Rob Burns  01:12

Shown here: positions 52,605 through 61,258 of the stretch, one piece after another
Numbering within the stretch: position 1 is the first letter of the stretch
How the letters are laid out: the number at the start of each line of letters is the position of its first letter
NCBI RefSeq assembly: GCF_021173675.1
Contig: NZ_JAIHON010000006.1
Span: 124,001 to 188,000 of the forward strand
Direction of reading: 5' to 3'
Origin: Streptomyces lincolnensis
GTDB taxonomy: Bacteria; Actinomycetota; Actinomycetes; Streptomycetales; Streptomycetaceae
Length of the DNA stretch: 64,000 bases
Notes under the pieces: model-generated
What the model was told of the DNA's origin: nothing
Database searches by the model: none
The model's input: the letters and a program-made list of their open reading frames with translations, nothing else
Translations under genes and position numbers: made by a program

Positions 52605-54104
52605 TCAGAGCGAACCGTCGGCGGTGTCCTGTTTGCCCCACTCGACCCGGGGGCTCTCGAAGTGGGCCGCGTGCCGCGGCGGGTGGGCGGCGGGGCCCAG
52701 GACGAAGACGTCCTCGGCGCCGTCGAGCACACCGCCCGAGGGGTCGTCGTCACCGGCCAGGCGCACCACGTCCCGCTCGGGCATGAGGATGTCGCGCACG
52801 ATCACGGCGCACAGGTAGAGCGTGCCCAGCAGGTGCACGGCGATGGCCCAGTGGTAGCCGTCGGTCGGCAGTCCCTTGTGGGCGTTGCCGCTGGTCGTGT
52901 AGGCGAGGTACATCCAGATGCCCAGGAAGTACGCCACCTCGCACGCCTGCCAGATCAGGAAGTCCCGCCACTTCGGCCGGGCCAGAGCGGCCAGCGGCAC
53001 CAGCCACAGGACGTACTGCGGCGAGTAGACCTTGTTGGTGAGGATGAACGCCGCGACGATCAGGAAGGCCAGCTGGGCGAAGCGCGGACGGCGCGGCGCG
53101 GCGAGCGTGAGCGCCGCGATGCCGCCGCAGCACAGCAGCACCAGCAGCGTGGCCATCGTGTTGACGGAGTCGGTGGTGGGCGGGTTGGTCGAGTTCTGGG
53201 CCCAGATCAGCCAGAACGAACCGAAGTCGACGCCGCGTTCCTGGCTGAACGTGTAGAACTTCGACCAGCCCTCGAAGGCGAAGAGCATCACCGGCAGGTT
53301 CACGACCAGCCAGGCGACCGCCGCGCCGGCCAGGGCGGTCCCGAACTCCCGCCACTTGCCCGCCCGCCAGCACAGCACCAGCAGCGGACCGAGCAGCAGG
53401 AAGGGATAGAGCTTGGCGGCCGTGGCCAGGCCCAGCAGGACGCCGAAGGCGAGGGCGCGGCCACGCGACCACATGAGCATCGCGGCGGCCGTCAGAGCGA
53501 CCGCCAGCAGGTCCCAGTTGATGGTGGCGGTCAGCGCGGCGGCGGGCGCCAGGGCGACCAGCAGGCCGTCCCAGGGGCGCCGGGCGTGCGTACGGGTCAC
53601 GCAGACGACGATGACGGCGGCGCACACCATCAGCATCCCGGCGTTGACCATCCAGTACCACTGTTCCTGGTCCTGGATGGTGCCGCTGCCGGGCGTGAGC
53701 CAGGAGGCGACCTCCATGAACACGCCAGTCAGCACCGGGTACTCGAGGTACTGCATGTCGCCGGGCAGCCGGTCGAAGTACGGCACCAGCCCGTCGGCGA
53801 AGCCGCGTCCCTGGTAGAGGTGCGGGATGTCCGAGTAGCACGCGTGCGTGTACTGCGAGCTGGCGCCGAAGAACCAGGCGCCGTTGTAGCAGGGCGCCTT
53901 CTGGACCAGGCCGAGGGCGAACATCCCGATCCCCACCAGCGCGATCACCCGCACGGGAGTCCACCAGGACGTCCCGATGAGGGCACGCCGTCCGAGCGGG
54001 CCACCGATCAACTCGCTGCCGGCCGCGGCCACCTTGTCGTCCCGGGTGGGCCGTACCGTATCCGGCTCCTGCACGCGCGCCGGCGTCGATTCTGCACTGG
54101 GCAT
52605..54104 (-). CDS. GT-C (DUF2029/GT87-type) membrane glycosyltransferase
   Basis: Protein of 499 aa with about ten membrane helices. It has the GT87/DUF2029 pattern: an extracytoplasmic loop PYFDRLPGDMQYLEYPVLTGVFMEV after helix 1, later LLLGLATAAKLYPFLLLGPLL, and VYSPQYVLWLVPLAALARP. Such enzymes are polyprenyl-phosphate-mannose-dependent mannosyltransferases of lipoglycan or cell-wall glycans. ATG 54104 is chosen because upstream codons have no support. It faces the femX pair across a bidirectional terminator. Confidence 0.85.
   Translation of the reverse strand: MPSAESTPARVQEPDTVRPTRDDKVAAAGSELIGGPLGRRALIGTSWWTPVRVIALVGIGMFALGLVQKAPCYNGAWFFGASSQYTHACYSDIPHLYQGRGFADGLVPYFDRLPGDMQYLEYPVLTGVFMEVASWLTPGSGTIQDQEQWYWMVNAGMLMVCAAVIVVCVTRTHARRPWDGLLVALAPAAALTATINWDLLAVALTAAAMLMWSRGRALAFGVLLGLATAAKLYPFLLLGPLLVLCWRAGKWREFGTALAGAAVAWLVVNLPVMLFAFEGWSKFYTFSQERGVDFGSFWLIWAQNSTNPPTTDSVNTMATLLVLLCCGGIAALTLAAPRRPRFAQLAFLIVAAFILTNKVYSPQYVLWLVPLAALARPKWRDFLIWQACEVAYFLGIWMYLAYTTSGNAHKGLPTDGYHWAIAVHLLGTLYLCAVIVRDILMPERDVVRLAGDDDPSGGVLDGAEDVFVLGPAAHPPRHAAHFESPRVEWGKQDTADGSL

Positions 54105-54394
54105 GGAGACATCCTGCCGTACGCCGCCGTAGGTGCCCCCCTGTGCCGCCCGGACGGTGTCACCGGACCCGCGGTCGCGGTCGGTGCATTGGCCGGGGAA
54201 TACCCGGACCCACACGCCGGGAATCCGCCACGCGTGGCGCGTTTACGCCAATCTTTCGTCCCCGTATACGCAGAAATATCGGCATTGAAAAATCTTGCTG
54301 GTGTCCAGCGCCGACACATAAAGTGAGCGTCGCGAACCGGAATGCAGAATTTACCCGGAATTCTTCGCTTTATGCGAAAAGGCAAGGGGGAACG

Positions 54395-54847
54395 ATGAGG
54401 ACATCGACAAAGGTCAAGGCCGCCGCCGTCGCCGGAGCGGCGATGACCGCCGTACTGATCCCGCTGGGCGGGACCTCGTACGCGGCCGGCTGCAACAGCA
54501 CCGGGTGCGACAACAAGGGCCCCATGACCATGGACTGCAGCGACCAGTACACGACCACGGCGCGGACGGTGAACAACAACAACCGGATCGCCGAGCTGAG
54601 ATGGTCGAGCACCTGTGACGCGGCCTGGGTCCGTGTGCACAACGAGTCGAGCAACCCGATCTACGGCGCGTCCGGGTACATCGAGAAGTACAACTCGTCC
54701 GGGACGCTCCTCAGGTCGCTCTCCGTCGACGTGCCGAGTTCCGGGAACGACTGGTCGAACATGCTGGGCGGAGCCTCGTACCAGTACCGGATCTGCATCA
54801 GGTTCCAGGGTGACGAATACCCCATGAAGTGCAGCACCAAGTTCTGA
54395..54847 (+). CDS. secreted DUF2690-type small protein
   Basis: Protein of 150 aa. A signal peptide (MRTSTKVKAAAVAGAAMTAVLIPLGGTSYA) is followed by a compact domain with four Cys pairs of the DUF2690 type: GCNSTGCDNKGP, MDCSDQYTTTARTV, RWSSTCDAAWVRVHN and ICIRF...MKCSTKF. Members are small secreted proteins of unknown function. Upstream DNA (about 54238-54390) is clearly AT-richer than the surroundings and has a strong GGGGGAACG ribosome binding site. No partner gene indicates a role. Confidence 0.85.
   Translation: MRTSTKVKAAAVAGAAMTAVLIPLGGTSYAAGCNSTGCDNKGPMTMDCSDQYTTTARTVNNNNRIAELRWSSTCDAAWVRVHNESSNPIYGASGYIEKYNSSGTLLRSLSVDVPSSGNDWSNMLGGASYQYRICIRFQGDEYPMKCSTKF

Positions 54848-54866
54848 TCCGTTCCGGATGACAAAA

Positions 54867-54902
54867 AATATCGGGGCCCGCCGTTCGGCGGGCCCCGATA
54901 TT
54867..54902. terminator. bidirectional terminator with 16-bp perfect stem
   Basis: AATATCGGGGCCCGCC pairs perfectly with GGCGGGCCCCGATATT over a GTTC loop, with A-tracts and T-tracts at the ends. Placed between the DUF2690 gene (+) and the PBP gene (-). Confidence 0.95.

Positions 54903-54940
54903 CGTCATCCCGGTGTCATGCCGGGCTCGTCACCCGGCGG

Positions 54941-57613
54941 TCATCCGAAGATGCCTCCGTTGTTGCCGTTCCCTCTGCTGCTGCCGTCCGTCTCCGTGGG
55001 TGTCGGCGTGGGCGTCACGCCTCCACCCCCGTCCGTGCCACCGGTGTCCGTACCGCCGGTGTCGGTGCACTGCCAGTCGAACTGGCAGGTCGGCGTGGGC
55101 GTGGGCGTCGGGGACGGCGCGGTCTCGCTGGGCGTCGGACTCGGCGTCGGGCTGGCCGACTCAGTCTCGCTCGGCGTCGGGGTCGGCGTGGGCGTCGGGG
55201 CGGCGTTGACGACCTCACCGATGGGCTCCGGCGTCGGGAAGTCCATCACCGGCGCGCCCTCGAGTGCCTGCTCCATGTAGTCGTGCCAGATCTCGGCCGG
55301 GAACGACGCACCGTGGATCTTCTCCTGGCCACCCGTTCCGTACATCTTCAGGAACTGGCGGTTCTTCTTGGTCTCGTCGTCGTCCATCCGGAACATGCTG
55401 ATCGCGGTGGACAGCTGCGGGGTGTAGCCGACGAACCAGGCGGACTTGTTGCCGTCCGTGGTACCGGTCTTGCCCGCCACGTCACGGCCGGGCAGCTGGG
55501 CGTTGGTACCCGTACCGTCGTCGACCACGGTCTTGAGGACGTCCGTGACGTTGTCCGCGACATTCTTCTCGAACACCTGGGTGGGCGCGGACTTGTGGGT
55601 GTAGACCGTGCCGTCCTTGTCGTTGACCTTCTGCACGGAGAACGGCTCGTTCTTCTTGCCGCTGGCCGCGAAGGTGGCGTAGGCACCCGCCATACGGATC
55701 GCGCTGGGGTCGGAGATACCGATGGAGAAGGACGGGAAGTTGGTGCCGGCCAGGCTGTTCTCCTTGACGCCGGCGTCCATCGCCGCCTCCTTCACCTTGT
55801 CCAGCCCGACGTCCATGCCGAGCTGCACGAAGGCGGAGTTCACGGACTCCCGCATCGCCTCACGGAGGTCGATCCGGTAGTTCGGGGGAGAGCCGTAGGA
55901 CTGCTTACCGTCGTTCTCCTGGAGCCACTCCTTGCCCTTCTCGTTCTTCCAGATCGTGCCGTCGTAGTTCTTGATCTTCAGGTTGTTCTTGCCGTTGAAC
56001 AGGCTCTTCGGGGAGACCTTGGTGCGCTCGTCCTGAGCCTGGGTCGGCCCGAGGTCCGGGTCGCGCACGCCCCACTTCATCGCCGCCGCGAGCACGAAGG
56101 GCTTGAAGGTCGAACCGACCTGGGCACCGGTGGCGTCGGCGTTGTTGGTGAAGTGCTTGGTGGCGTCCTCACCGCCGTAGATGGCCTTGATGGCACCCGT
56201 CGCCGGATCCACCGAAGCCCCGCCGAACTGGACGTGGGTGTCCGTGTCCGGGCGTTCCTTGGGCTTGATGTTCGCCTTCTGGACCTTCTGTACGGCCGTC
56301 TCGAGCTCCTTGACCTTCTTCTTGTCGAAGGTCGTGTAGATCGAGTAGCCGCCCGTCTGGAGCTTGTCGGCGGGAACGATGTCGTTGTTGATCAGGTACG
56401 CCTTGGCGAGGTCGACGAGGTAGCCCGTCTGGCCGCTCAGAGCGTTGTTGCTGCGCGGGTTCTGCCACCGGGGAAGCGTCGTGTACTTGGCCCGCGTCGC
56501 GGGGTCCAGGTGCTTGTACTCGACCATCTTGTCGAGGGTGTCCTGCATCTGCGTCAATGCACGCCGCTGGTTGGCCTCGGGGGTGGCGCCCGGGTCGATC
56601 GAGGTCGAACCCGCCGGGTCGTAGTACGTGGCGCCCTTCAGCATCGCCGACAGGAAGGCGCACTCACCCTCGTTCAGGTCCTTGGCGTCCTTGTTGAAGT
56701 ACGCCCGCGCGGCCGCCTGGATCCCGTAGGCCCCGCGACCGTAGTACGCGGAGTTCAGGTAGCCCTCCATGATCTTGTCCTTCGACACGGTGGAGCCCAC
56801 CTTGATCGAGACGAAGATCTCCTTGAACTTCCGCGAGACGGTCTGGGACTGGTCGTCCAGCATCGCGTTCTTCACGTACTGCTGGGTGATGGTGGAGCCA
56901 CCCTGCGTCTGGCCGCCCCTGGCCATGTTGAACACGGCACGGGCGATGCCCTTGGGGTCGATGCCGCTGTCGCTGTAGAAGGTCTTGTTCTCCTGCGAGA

Right, right. Great question. So actually, this is a strong topic to start with because I think anybody that's in the information security space or on the network side or infrastructure, everybody has their own opinion and really their own focus from what this means. Right, so the concept of a zero trust framework is essentially a model where you never trust but you always try to verify. And this varies across different industries and different clients. We find that through a lot of our conversations, a lot of customers make the initial determination that most of their endpoints, if they're not already compromised, they have the capability to be compromised very easily. So that model that they take is: the device has been compromised. They identify it, they identify the user, they identify the specific device, they identify, through authentication or authorization controls, what that specific device or user is trying to access, whether that's a specific application, a specific area of a network, and they build security policy based on more the role-based model that they're trying to protect. So a lot of that really is driven from trust evaluation engines, general network access control, and adaptive access control models that customers might put in place. And quite honestly, a lot of this is also driven by the identity piece, right? So at the end of the day, it is based on the identity of the user or the device as it accesses a network. So organizations that start on the zero trust journey, if you will, they're going to come in at different stages, right? Some are going to start at the network layer, some are going to start specifically with endpoints and how they manage laptops or virtual desktops and how they secure those components. And then others will be a little bit further down the road where they've done those things and they're actually doing things based on identity.